Founded in 1902, AAA is a not-for-profit organization of clubs serving more than 51 million members in the United States and Canada. As North America's largest motoring and leisure travel organization, AAA provides its members a full range of travel, insurance, financial and automotive-related services through a network of 1,100 offices, as well as its full-service Web site: AAA.com. Since its founding, AAA has been an advocate for the motorist and traveler, continually lobbying for driver and passenger rights, fair laws and safer vehicles and roads. Through affiliations with motoring clubs around the world, AAA provides benefits to members traveling in 130 countries on six continents. Today, 25 percent of all U.S. households have a AAA membership. Nearly 27 percent of all North American passenger vehicles belong to AAA members.
Reasons to Save Money
Bill Gerhard, AAA’s director of Financial Services, talks about reasons to save money, setting goals, money saving options appropriate to each goal , and where to look for the best rates.
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Bill Gerhard: Hi! I am Bill Gerhard, Director of Financial Services for AAA. Today I am discussing tips to help you with building a sound saving strategy. Let's talk about reasons to save. A savings plan enables you to prepare for what might happen, such as an emergency, to afford things you want such as education and travel and to avoid things you don't want, such as big tax bills and too little retirement income. Having savings to meet both expenses you can project and emergencies may also allow you to avoid borrowing money and paying interest to a lender. The first step in establishing a plan is to determine much money it will take to reach your goals taking into considerations factors that will affect your finances such as current and future income, debts, tax status and inflation. The one thing that is certain about a savings plan is as soon as you start saving the better. The money you invest in money market accounts, certificates of deposit and individual retirement accounts generates greater income over the time through compounding interest. Compound interest combats the two biggest enemies as savors, rising prices, also known as inflation and taxes. You can quickly estimate the interest your savings earned over the time use the Rule of 72. It will help you determine when you will double your investment. To use the Rule of 72 you need to know two things, one the amount of savings you are investing and two your interest rate. Then divide 72 by the percentage of interest you are earning. For example, let's say you invest $1000 at four and a half percent interest; it would take 18 years to double your money. If you can invest at an interest rate just 1% higher, your interest compounds faster and you double your investment faster; in this case fourteen and a half years.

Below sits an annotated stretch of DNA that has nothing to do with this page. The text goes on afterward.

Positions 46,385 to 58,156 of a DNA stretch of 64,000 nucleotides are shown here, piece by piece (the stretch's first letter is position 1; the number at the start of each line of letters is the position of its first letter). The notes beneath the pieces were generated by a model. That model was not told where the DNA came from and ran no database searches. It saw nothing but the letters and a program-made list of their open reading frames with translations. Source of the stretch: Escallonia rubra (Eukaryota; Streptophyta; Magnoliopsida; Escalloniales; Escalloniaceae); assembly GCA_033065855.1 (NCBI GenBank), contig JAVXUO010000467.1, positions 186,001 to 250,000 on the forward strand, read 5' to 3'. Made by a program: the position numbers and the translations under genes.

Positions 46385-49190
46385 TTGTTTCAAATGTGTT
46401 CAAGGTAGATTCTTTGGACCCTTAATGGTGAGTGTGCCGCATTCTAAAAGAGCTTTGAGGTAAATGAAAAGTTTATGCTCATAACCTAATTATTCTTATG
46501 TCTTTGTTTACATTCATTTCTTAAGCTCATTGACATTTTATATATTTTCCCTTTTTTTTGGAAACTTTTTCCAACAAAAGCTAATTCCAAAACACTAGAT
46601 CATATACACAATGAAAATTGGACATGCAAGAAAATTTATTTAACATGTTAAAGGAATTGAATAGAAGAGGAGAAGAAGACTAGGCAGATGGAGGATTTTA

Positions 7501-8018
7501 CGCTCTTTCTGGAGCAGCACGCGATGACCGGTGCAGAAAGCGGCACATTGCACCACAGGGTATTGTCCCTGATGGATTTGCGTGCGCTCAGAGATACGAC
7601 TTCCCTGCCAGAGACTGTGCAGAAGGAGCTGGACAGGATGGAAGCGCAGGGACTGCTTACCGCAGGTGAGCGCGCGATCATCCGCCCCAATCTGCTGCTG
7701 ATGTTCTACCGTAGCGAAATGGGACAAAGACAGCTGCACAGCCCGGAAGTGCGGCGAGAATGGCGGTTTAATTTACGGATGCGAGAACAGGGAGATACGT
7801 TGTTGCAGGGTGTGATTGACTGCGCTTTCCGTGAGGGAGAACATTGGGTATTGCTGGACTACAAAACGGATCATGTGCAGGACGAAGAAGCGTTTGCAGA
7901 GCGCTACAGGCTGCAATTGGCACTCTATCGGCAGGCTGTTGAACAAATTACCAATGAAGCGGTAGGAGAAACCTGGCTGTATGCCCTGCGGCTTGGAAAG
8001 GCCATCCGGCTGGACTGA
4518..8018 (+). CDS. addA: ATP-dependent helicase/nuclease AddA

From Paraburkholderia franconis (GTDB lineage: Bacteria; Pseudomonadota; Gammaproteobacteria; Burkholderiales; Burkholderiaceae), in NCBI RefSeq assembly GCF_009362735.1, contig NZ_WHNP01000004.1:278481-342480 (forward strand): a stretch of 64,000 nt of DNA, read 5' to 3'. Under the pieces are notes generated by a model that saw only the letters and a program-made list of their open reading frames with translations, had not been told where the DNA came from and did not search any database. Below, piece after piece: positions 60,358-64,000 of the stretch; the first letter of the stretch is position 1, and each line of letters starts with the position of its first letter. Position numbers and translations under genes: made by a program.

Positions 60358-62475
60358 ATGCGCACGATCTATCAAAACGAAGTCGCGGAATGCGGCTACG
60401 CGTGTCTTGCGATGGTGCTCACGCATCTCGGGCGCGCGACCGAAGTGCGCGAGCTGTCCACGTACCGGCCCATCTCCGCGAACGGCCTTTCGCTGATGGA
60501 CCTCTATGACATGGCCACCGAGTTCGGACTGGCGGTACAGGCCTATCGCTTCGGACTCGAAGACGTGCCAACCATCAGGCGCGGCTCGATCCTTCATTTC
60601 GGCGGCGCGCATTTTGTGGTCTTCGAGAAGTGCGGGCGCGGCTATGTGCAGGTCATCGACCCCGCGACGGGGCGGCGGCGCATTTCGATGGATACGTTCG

Let's look at a real world example of how you might save for a major purchase such as a car. Millions of Americans trade in their vehicles every four or five years and finance the purchase of new cars and trucks. Because vehicle loans are typically for at least four years, they pay interest on these loans continuously. If you have a car loan you pay interest on the money you borrow and you loose the opportunity to earn interest on the money you would have put into your savings. Consider a better strategy, pay off your vehicle loan, keep driving that vehicle another five years, invest the amount of your all car payment, by the time vehicle is ten years old, you should have enough cash to purchase a new vehicle out right with no loan and no interest payments.
It is likely you will own several vehicles over time. The savings and investment strategies used to buy those cars can save you tens of thousands of dollars over the lifetime. When you manage your current expenses, so you are able to save towards future expenses, you gain the opportunity to reduce your long term cost of living and improve your overall quality of life. AAA offers the information in this video series for educational purposes only. Carefully consider objectives risks, expenses and tax implications before investing. In our next video we will look at the different types of saving vehicles.